GOLDWYN: A BIOGRAPHY; By A. Scott Berg; Knopf; 575 pages; $24.95.

The life of Samuel Goldwyn, one of the founders of Hollywood and pioneers of motion pictures, was as much a "Samuel Goldwyn production" as any of the movies he helped bring to the screen.He was born Schmuel Gelbfisz in Warsaw, Poland, but after emigrating to America in 1899 changed his name first to Goldfish and then Goldwyn. Biographer A. Scott Berg says records show his birth was "probably in July 1879" but Goldwyn in later years always swore his birthday was Aug. 27, 1882.

The uncertainty of even basic facts gets to the core of the problem in understanding Goldwyn. After becoming rich he tried to distance himself from his youth. In fact, he groomed himself to the point he literally reinvented himself.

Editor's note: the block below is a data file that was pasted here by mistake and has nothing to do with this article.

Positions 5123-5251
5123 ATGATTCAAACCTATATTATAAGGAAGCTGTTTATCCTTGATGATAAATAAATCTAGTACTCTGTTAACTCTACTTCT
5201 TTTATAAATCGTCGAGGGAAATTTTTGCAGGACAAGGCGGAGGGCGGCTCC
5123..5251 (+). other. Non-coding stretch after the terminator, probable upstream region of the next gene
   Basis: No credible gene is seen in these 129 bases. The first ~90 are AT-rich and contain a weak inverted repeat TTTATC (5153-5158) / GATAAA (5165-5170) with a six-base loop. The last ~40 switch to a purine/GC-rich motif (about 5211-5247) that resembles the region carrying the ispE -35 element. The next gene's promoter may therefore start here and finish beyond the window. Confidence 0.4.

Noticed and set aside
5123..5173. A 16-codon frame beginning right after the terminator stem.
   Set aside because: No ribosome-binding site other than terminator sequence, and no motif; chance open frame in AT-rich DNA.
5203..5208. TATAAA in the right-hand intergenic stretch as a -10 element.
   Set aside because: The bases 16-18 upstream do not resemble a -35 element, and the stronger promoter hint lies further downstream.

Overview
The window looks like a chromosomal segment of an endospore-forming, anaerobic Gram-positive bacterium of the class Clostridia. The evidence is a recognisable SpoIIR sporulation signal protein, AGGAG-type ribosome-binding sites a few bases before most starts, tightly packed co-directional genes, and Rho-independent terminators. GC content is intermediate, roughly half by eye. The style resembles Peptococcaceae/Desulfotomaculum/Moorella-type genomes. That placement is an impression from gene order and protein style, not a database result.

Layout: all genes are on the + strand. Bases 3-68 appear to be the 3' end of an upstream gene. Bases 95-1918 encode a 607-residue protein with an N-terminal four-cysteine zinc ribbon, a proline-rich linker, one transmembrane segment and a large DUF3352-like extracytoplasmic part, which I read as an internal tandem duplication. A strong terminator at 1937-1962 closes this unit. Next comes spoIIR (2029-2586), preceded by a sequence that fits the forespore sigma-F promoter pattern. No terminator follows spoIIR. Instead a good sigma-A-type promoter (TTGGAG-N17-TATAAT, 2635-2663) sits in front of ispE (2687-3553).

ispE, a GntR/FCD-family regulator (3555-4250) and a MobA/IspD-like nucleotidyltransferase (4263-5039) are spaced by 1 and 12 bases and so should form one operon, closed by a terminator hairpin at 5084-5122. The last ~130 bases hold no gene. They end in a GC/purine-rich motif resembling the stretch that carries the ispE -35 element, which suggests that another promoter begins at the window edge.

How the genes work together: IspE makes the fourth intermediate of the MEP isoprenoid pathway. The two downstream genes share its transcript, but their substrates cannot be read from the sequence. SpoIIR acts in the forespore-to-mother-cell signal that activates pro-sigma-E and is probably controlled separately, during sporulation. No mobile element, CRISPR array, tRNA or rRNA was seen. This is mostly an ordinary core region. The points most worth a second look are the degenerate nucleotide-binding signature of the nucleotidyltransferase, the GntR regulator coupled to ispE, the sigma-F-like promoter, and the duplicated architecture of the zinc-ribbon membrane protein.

Along the way he helped pioneer silent pictures and found or build Paramount and Metro-Goldwyn-Mayer - the company he also took his name from - and had a hand in bringing to the screen many memorable movies. He helped create hits including "Dodsworth," "Stella Dallas," "Wuthering Heights" and "The Best Years of Our Lives."

But behind every smash picture there were monumental battles with actors, directors and writers.

Goldwyn tried to produce quality pictures and surrounded himself with quality talent. But somehow he never seemed to fit in.

This book recounts his many losses as well as the victories and awards he won. Michael V. Uschan (UPI)